Monday, July 28, 2008

The one that changes everything, in which nothing really changes

I mentioned in January that 2008 would be my tenth year free of cancer, although I then spectacularly neglected to share here the process of revisiting that ten-years-old experience. Honestly, I didn't even get around to reading all of my journals from that year. As the 10th anniversary of my final radiation treatment rolled around on July 17th, I began to feel a bit remiss for not better celebrating my remission. (That's not strictly true: I didn't know the exact date of my final treatment until I looked it up just now. I just knew it was toward the end of July.)

Now, though, I'm kind of glad I didn't already spend the first half of this year thinking about cancer.

Last Thursday I went in to have a dermatologist examine a suspicious mole on the tip of my right ear. She took a punch biopsy of the mole for testing, leaving me with two stitches. The dermatologist and her nurse both independently assured me that although I'd have a small notch in my ear, they'd do everything they could to minimize scarring. I appreciated their concern, but I think the existing scars at the base of my neck from my 1997 biopsies will sufficiently attract attention from any wee divot on my ear.

This morning the dermatologist called me to pass along the unfortunate news that my mole is a melanoma.

My attempts to talk seriously about this so far feel as awkward as trying to talk around a mouthful of saltines, all dust and garbles. So instead I made jokes about the bandage on my ear last week (I was going to make Mike Tyson jokes until someone brought up Van Gogh, which was much funnier) and poke fun at my own tendency to grin and laugh nervously when I'm given bad news (that dermatologist probably thinks I'm crazy, what with my frequent giggles in our conversation this morning: "I'm sure I'll be looking at your knowledgebase online right away, hee hee!"). A part of me is thoroughly, bitterly amused that I could manage to come down with a totally different kind of cancer after 10 years in remission from the first kind.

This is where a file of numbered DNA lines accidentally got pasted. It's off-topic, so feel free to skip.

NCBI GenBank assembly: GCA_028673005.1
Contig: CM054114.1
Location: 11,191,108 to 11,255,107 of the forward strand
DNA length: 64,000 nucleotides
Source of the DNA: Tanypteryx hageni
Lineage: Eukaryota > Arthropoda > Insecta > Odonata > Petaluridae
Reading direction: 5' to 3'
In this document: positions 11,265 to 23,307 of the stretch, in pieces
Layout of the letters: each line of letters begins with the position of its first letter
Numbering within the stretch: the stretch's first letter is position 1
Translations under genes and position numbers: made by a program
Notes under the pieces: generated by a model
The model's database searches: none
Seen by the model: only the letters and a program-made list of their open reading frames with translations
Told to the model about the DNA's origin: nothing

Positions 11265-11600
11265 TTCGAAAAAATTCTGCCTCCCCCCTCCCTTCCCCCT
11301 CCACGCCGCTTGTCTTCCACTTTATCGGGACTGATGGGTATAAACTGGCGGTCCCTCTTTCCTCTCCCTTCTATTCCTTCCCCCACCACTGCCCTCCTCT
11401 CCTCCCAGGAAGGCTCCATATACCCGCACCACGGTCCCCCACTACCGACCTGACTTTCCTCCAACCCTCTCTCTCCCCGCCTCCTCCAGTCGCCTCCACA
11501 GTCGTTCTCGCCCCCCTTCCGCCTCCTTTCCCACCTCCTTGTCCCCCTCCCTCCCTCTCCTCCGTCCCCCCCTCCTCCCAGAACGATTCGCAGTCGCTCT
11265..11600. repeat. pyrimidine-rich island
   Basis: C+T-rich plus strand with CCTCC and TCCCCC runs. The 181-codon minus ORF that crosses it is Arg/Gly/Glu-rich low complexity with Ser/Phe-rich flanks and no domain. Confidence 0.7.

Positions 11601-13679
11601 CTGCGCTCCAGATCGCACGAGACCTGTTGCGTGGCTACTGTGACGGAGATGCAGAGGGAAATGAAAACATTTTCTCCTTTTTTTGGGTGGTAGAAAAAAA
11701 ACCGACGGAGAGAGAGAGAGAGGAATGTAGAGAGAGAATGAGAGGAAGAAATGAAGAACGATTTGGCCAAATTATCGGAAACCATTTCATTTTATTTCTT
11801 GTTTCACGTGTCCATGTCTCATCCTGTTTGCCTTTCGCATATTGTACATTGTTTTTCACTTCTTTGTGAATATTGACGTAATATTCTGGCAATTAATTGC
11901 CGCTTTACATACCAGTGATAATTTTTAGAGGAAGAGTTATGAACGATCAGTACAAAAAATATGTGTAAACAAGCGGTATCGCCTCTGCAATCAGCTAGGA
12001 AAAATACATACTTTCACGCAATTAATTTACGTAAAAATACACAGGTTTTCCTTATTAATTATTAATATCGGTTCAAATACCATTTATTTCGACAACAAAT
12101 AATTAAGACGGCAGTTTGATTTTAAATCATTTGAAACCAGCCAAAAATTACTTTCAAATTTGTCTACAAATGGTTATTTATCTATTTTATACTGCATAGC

I started to write the following sentence: "The truth is, I feel_____." Trouble is, the word to fill in the blank changes at least hourly.

The truth is, I feel confident. Maybe this melanoma hasn't spread beyond the tip of my ear, and a little more surgery can be the end of it.

The truth is, I feel secretive. I don't want to tell anyone at work yet because I don't want people making assumptions about my capabilities.

The truth is, I feel angry. Two different cancers before 30? You're fucking kidding me, right?

The truth is, I feel defective. Nobody else in my immediate family has had cancer. Don't get me wrong, I'm glad they haven't, but, you know--I feel like the pimply-faced, crooked-toothed, tumor-ridden, malformed cuckoo in the nest.

The truth is, I feel hopeful. I have good friends, good family, good health (yes, except for the cancer), and a good job with health insurance.

The truth is, I feel balanced.

The truth is, I feel erratic.

My next appointment, to discuss upcoming surgery to remove the rest of the melanoma on my ear and to find and biopsy the sentinel lymph nodes, will be a week from today (sooner if they have a cancellation). Until then, I feel calm.

(Except for when I feel devastated.)